|Chennault's Theories Proven|
The US Army's Chief of Staff was so hostile to Chennault, and so petty, that the American who had fought the Japanese the longest, since 1937, wasn't invited to attend the surrender ceremony on the USS Missouri. He had been squeezed out of command in China only a few months prior by Marshall and was not allowed to finish the job. As one Air Force general asked on the deck of the Missouri, "where's Chennault?" He was in a doghouse built by over-rated and vindictive superiors.
In early 1949, the Red Chinese were rapidly advancing and the Nationalists were on the run. At this critical moment, retired General Claire Lee Channault published his magnificent memoirs Way of the Fighter. I am sure that it's no accident that this important historical primary document is a "rare book" that can't be purchased for less the one-hundred dollars. Of course, there are several first-rate biographies of Chennault available. But, it's a great pity that Chennault's book isn't readily available. It is largely devoted his legendary military career and is also his answer to many detractors and smear merchants.
Chennault joined the US Army Air Service with America's declaration of war in 1917. He finagled his way into the pilot training program. However, he didn't see any action in the First World War. After the Armistice, he remained in the newly established Army Air Corps. It was during the 1920s that Chennault created and flew with the US military's first flying demonstration group.
|Chennault center with his Wingmen|
They were planning the air offensive against Germany long before Pearl Harbor. However brilliant this plan was in many respects, it reflected their blind spot on fighters. Many a B-17 crew had to go down in flames under the gun and rockets of Luftwaffe fighters before the bomber radicals learned that bloody lesson. (p. 27)
Harsh and sadly true. Even after German defeat in the Battle of Britain and the British discontinuance of daylight bombing due to extreme losses, the Bomber Mafia pressed on until the horrific slaughter of B-17s over Schweinfurt in the summer/fall of 1943.
A key part of Chennault's defensive fighter theories was the use of an early warning system. This system was based on ground observers in this pre-radar era. He also argued for sophisticated radio networks in order to facilitate information flow.
In 1937 Chennault was eased out with a medical discharge after twenty years of service. His health problems did not prevent him from flying combat and shooting down many Japanese aircraft over China (on the down-low) in his legendary Hawk 75.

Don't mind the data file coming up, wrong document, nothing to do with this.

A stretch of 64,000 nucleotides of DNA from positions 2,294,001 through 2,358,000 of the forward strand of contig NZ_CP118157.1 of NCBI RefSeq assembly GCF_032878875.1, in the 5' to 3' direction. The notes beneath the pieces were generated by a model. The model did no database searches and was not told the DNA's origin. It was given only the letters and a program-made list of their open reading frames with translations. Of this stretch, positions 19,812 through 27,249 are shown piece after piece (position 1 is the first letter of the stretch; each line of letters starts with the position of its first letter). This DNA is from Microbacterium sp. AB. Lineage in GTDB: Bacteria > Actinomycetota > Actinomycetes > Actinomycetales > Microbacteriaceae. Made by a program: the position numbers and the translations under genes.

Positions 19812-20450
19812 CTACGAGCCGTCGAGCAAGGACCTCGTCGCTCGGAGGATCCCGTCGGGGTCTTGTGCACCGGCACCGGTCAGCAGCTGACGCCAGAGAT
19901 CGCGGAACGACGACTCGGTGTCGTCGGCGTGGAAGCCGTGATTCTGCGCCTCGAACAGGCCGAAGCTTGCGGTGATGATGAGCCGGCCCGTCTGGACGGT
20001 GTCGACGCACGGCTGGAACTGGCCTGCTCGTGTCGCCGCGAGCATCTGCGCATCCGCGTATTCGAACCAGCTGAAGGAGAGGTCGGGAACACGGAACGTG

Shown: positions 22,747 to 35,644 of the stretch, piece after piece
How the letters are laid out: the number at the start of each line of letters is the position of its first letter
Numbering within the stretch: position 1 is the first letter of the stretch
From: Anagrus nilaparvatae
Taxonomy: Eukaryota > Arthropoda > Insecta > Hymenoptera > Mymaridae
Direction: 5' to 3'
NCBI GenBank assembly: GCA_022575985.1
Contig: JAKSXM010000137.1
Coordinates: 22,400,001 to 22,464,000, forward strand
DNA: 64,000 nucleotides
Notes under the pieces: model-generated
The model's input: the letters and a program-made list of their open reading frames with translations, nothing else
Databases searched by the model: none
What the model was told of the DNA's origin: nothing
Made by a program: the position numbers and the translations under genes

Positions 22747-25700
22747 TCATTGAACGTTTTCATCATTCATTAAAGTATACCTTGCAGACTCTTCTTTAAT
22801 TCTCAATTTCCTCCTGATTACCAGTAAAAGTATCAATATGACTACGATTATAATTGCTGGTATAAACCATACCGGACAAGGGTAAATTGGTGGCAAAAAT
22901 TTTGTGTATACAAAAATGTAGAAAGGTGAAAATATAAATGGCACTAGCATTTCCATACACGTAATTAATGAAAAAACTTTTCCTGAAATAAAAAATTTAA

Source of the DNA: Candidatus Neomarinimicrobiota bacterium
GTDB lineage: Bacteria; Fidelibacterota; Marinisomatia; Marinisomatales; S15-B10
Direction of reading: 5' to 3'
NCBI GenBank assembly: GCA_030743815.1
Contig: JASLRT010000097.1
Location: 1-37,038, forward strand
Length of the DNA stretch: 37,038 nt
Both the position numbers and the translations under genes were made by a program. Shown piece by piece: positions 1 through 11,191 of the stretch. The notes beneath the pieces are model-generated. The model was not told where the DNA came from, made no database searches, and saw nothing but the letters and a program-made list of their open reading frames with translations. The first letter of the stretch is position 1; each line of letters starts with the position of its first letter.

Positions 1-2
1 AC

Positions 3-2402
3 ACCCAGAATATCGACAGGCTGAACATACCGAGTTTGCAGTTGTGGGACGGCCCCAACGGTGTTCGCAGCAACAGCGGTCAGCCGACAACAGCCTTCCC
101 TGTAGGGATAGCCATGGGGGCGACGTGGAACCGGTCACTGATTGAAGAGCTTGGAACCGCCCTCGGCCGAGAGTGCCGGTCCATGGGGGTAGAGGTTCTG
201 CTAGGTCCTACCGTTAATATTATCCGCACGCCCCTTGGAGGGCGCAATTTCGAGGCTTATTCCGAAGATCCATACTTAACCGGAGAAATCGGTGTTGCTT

Even before his discharge, Chennault had been approached to advise the fledgling Chinese Air Force. He accepted the offer and arrived in China only days before the Japanese invasion in the summer of 1937. He was enchanted by China and its people and quickly acquired a fierce loyalty to the Chiangs:
To this day I remain completely captivated. That night I wrote in my diary, "She will always be a princess to me." Since then I have worked with Madame Chiang through long years of bitter defeat and years of victory that now seem even more bitter because their promise of peace has not been fulfilled. I believe she is one of the world's most accomplished, brilliant, and determined women. (p. 35)Chennault began having airstrips built throughout China at strategic points. Simultaneously, he created an early warning network of ground observers who communicated by either land-line or radio. Many of these extremely brave souls operated far behind Japanese lines. Some were placed right next to enemy airfields. Chennault would often receive their reports while Japanese warplanes were still warming up on the tarmac.
The story of the Flying Tigers has been well told many times. Chennault provides an inside look on how he managed to create and train this fighter group against long odds. He provides much insight on the much neglected China Air Task Force (CATF) that replaced the Tigers in July 1942. He explains how he provided air defense over a two thousand mile front with only a handful of P-40s and B-25s. The addition of the twin engine bombers demonstrates that Chennault wasn't just a fighter guy. He wanted and needed a strike force to take the war to the enemy.
Chennault explains how the later deployment of B-29s to China was a colossal blunder that ignored logistical reality. He advocated for a balanced air force in China that could both support the Chinese Army and cut up Japanese supply lines. However, his superior Stilwell was more enamored with building roads that would prove useless to the war effort. Stilwell's contemptuous attitude towards the Chinese and neglect of the war in that country was a stupid blunder. Chennault's vociferous arguments to the contrary got him into hot water:
My reasons for retirement were simple. I had made my break with the Army eight years before and returned to it only because of the war. I never had any intention of remaining in the service after the defeat of Japan. Arnold and Marshall had made it plain that one of the prime objects of the policy in China was to get rid of me "regardless of the consequences." (p. 350)Channault's book is a compelling read and an important primary document on the neglected war on the Asian mainland. He provides an unedifying look at military politics of the era and how it impeded the war effort. Of course, there is some score settling, particularly regarding Stilwell and General Clayton Bissell. But, who can really blame him? His logical and proven theory on air defense was ignored costing thousands of American airmen's lives. He witnessed countless blunders made by his superiors on the war in China that were extremely detrimental to American security and interests. Whatever his faults, he was a military innovator of the first rank and a patriot who spoke his mind when such were most desperately needed. We can use many Chennaults today.